Group has no 'mediation' role in island row
Former senior US officials briefed Tokyo on Monday on Washington's unchanged support for the US-Japan alliance amid the territorial row between China and Japan over the Diaoyu Islands in the East China Sea.
The semiofficial US delegation, which included Stephen Hadley, former US national security adviser, and was endorsed by US Secretary of State Hillary Clinton, is scheduled to visit Beijing from Monday to Wednesday and meet senior Chinese officials.
The delegates will exchange views on China-US ties and key issues, and the Chinese Foreign Ministry said on Monday that the group has no so-called function of mediation.
Observers said the veteran messengers' trip shows Washington's eagerness to prevent the islands dispute from spiraling out of control.
Compared with its prominent vow to improve relations between China and Japan, the delegation kept itself relatively inconspicuous after meeting Japanese Prime Minister Yoshihiko Noda on Monday.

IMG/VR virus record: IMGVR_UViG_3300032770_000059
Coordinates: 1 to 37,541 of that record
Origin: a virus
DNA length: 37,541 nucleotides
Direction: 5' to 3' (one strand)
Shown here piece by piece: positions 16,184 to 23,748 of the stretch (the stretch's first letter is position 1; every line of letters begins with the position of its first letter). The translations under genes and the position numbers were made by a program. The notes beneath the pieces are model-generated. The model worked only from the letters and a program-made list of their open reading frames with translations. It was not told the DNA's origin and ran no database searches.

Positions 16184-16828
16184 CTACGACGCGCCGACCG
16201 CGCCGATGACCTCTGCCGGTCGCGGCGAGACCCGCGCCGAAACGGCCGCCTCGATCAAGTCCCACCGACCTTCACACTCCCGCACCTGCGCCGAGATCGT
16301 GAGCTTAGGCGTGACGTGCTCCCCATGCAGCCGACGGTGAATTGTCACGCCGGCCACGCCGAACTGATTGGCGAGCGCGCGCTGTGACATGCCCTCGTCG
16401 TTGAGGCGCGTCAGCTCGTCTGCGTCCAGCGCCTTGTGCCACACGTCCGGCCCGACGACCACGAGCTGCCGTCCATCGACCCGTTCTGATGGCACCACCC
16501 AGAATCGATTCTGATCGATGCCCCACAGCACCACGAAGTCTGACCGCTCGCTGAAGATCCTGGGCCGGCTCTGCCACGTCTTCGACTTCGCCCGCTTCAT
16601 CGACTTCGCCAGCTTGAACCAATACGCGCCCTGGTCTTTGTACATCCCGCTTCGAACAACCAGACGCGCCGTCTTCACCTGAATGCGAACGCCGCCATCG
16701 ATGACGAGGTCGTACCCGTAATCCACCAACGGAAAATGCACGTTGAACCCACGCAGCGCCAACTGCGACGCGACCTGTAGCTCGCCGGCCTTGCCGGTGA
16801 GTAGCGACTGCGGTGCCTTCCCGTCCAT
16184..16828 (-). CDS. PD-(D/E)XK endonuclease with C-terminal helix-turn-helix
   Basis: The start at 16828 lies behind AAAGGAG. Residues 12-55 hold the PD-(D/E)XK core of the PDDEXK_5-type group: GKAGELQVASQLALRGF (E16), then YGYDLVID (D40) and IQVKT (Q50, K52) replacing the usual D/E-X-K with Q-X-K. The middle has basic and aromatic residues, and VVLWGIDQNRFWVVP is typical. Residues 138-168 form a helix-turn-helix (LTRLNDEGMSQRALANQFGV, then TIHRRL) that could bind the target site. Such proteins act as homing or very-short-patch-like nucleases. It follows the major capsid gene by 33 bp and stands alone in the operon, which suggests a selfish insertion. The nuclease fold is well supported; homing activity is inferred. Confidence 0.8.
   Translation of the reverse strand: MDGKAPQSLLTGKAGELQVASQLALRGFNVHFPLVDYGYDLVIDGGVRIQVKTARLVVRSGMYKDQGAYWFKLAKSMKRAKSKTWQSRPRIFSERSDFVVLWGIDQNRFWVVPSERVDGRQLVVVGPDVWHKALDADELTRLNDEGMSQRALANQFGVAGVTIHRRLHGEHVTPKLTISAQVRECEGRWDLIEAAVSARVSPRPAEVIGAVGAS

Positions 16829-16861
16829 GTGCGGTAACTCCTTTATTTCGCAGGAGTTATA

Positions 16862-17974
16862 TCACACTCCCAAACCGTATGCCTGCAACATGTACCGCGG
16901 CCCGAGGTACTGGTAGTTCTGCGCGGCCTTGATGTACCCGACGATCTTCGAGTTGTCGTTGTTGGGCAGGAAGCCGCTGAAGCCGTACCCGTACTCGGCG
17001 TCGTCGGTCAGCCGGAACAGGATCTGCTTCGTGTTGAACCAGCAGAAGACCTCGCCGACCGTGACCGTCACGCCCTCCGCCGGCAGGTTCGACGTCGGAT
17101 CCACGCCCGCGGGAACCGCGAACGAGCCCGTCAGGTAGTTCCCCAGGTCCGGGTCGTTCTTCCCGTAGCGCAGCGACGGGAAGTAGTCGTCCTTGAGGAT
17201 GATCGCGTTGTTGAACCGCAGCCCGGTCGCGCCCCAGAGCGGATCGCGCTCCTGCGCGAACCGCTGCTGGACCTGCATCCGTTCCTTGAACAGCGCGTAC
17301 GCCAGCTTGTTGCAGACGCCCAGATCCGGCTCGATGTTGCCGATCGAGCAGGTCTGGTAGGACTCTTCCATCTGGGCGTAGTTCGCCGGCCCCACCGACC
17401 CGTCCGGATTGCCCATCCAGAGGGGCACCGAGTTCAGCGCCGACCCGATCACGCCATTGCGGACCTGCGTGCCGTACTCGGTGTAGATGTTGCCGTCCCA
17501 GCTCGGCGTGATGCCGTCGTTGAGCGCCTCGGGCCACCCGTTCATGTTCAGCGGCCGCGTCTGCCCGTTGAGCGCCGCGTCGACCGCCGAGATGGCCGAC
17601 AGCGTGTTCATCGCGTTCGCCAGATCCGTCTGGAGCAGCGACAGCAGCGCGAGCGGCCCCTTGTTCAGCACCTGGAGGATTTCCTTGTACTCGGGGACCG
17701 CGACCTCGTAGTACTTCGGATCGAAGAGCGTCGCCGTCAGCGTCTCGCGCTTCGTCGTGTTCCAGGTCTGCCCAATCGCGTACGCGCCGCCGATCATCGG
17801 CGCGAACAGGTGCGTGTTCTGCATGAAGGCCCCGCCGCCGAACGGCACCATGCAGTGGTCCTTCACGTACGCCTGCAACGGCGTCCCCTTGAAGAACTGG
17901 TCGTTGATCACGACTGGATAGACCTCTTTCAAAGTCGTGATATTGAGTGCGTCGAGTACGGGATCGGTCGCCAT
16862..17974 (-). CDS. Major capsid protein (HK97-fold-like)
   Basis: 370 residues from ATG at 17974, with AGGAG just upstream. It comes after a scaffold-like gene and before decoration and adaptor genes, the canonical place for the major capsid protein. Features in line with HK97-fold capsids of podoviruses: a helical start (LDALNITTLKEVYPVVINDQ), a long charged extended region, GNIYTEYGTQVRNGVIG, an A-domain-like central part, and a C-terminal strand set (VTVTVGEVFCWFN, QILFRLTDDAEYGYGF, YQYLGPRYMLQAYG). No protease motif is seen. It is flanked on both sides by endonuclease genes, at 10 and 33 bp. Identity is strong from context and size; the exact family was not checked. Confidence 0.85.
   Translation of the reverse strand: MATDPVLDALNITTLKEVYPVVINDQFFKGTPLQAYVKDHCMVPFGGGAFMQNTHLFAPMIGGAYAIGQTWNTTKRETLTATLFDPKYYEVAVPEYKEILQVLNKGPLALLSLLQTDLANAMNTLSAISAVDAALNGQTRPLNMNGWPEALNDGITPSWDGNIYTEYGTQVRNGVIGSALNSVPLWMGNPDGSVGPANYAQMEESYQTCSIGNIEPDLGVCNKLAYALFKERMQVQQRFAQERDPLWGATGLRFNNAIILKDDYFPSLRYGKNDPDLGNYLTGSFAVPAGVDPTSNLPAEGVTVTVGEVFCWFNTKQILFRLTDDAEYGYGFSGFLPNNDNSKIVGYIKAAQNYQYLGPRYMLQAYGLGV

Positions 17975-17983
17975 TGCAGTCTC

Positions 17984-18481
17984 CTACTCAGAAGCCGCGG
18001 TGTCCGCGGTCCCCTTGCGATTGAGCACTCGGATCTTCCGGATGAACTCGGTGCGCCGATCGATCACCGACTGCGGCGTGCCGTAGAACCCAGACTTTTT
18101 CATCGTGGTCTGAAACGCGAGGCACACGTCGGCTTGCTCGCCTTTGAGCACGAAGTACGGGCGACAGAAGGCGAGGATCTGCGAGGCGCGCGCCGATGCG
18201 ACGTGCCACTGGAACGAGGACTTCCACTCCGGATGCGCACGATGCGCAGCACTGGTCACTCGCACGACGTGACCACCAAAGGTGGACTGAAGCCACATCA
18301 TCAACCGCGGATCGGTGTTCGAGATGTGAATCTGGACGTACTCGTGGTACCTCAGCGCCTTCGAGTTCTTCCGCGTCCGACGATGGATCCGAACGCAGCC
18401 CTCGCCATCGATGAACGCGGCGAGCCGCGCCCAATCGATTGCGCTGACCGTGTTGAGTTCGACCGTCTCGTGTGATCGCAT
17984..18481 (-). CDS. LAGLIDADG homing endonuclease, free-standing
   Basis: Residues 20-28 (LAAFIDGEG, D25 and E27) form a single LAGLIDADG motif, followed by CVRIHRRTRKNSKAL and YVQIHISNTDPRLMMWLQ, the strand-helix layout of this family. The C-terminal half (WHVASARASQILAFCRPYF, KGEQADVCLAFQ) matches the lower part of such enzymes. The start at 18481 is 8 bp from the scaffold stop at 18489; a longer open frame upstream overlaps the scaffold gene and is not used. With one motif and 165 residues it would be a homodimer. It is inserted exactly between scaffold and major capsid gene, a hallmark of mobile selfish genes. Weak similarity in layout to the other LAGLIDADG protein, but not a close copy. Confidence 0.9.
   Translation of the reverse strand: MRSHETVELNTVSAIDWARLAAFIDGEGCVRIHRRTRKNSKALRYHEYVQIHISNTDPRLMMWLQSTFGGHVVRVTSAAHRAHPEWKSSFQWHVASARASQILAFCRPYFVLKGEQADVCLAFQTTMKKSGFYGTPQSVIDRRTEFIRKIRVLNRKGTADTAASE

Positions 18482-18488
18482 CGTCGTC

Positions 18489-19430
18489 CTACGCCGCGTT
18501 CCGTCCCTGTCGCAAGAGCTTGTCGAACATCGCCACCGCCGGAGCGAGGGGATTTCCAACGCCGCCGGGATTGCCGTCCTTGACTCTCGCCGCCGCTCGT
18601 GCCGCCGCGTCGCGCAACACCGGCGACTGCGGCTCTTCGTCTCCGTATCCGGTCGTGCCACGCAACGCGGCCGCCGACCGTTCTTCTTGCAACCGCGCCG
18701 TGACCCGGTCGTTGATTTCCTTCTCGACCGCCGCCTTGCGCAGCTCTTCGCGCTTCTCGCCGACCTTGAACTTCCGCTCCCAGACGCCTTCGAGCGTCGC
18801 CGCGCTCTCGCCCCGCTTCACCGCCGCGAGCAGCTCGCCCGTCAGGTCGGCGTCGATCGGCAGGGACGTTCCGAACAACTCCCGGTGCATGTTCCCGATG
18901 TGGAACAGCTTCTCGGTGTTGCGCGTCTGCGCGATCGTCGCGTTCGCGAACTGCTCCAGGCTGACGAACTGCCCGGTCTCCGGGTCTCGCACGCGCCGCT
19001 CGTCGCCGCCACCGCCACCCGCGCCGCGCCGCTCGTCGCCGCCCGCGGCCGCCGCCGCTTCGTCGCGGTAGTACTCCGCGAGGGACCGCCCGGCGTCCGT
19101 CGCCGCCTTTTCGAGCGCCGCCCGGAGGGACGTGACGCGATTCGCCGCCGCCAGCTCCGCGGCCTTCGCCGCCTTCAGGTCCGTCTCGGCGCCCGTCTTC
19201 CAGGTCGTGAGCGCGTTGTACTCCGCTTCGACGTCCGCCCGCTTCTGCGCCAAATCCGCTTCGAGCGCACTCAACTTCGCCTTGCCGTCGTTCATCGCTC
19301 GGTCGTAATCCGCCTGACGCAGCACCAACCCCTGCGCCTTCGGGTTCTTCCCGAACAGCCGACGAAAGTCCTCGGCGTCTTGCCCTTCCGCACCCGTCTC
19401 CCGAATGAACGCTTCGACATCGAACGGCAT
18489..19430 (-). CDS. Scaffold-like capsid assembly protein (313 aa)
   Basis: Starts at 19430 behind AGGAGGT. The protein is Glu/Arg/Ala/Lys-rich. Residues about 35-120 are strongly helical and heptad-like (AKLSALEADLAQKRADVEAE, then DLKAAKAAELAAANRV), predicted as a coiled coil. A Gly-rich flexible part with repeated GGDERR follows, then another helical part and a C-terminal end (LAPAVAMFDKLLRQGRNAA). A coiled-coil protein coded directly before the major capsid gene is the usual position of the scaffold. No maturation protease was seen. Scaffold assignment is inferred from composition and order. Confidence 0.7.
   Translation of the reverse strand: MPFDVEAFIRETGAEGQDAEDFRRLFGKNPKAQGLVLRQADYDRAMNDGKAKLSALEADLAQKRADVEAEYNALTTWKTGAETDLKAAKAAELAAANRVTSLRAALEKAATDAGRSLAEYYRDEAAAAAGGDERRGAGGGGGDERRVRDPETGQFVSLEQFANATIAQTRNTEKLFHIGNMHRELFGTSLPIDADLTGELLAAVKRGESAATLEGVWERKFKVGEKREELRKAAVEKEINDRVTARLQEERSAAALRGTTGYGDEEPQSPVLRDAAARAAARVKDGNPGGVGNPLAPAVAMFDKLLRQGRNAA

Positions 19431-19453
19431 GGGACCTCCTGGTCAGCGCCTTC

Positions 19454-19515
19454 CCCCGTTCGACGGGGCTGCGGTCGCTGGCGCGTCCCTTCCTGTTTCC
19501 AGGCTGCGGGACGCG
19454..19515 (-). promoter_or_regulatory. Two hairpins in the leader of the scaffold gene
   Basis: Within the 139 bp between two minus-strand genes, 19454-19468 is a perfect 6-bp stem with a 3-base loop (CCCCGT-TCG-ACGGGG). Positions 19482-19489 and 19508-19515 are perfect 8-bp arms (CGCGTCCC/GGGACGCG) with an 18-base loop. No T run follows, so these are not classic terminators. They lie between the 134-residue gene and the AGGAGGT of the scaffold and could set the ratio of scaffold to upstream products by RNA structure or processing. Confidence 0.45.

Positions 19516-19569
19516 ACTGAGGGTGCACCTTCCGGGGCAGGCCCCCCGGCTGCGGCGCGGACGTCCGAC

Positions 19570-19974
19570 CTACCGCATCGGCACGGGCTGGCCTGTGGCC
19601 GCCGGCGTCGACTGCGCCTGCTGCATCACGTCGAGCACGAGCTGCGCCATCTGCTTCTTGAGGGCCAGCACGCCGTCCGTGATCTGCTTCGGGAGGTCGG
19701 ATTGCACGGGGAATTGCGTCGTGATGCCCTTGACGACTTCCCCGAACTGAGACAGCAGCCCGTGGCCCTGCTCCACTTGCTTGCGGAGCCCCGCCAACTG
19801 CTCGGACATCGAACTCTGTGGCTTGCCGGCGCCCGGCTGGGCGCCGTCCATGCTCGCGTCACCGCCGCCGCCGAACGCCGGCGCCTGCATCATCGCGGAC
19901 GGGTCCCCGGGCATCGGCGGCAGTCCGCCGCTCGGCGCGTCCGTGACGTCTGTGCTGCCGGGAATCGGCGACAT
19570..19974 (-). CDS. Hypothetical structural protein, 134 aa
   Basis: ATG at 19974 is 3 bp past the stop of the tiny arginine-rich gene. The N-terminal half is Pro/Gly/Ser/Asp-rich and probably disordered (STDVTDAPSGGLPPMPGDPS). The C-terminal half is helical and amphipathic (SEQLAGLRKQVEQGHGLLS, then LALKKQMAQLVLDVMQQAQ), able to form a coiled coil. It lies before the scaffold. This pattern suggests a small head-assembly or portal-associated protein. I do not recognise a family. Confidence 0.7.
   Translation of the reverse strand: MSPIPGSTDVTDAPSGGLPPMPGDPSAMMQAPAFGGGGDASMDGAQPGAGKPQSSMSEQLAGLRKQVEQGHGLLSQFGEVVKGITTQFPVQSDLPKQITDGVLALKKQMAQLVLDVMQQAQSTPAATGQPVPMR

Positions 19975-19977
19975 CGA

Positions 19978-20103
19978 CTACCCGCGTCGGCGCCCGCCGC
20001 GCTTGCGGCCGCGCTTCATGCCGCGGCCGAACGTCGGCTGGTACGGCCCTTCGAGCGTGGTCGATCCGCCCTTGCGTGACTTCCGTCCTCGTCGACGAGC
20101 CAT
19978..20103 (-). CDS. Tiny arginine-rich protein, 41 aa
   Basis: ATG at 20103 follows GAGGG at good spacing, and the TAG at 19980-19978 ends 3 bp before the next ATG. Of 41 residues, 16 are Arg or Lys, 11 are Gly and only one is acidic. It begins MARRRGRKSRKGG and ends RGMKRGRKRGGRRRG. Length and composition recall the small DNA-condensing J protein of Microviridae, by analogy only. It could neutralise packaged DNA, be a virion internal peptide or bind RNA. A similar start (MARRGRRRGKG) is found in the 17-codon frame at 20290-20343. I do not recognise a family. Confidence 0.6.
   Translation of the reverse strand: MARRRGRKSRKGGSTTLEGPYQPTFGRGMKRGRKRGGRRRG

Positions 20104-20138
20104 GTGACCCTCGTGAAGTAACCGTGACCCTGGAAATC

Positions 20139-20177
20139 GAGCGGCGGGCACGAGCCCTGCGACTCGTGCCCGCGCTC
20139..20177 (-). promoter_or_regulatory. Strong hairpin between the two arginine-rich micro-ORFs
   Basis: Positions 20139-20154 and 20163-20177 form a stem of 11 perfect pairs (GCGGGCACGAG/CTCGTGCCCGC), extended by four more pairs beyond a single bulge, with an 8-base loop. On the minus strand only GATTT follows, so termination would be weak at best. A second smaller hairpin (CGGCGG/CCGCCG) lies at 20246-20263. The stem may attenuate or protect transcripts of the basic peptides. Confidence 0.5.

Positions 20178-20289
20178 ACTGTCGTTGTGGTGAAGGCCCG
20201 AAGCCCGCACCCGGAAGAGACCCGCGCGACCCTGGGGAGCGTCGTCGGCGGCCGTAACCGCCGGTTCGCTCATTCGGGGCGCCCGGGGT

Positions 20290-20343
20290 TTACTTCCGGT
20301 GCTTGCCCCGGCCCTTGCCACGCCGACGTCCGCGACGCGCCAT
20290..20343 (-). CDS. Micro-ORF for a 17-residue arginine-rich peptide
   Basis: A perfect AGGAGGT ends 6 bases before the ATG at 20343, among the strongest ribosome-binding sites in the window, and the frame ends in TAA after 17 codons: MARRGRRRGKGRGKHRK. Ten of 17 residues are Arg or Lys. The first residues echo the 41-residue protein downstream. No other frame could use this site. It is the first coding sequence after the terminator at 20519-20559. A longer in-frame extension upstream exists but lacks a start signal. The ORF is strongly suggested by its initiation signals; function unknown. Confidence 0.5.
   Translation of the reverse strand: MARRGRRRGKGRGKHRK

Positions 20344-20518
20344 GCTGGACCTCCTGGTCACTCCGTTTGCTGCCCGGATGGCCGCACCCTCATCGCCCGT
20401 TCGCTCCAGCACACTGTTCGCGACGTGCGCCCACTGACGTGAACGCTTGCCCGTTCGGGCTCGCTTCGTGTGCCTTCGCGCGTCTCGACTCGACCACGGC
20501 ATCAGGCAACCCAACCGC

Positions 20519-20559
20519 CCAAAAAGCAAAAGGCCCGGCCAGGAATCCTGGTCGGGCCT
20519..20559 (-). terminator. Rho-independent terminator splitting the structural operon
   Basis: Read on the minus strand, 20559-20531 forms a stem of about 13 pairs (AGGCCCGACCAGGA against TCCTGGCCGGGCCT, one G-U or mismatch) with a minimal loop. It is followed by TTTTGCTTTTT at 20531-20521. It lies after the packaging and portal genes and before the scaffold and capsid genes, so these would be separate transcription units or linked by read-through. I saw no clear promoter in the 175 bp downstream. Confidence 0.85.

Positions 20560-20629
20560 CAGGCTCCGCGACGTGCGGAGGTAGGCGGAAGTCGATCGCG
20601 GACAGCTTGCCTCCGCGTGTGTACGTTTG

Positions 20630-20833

"The fact that we are here — two Republicans and two Democrats — is evidence that whatever the outcome of the presidential election, there is no disagreement among our Republicans or Democrats about the importance of the US-Japan relationship," Hadley told reporters, making no reference to the territorial dispute.
The US envoys entered into a detailed discussion with Noda about the relationship between the US and Japan and current conditions in East Asia, Japanese Foreign Ministry said on its website.
In a previous meeting, Foreign Minister Koichiro Gemba told the US delegation that Tokyo and Washington should communicate more about the "efficient functioning of the Japan-US alliance" to ensure the Asia-Pacific region remains peaceful and stable.
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